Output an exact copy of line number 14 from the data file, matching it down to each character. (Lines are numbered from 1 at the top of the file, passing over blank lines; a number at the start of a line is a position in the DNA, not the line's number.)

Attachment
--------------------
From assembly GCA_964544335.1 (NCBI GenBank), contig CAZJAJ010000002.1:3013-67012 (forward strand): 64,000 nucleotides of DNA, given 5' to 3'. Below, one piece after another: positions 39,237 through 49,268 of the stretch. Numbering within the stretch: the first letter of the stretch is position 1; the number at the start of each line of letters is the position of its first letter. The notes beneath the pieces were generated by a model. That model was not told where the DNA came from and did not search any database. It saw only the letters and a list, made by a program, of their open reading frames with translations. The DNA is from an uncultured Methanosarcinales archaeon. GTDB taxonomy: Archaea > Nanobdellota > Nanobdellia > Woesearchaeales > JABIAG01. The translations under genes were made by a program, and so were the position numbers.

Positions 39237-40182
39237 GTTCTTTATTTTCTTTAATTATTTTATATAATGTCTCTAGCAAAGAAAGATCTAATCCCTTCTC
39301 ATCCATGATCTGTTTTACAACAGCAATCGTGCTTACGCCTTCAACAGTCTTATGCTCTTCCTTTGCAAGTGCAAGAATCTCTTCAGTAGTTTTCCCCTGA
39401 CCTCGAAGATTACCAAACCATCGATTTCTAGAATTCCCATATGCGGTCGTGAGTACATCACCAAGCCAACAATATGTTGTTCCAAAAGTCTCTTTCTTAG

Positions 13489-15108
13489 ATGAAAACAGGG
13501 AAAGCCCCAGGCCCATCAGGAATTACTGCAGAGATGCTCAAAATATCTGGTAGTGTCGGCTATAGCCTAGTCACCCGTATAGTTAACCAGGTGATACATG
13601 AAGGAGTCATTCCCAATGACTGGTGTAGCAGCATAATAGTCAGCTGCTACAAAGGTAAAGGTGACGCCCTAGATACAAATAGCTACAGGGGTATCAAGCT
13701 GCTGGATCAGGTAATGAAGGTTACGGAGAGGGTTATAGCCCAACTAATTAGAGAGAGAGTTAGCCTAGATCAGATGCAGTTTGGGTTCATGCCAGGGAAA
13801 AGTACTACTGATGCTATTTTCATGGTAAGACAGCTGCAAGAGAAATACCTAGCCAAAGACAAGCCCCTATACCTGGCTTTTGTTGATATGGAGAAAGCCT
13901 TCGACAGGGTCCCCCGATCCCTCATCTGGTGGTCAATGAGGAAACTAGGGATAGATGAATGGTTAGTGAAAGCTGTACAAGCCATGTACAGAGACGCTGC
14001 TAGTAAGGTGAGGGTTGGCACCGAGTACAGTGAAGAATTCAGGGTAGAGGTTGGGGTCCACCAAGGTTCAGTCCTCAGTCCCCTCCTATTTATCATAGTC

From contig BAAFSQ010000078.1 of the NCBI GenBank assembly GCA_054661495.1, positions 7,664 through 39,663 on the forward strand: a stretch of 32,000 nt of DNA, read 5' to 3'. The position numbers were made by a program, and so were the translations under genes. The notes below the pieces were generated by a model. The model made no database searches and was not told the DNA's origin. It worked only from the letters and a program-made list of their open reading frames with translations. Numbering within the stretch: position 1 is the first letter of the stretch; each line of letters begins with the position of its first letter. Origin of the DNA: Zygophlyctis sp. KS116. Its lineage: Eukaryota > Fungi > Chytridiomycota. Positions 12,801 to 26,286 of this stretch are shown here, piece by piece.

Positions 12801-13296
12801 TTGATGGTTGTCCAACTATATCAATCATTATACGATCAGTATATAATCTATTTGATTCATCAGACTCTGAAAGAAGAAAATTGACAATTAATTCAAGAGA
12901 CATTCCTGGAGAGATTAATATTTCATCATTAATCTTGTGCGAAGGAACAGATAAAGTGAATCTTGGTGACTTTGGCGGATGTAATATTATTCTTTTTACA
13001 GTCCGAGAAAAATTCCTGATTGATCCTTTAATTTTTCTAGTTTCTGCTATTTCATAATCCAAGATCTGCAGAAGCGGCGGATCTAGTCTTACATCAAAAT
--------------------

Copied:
From contig BAAFSQ010000078.1 of the NCBI GenBank assembly GCA_054661495.1, positions 7,664 through 39,663 on the forward strand: a stretch of 32,000 nt of DNA, read 5' to 3'. The position numbers were made by a program, and so were the translations under genes. The notes below the pieces were generated by a model. The model made no database searches and was not told the DNA's origin. It worked only from the letters and a program-made list of their open reading frames with translations. Numbering within the stretch: position 1 is the first letter of the stretch; each line of letters begins with the position of its first letter. Origin of the DNA: Zygophlyctis sp. KS116. Its lineage: Eukaryota > Fungi > Chytridiomycota. Positions 12,801 to 26,286 of this stretch are shown here, piece by piece.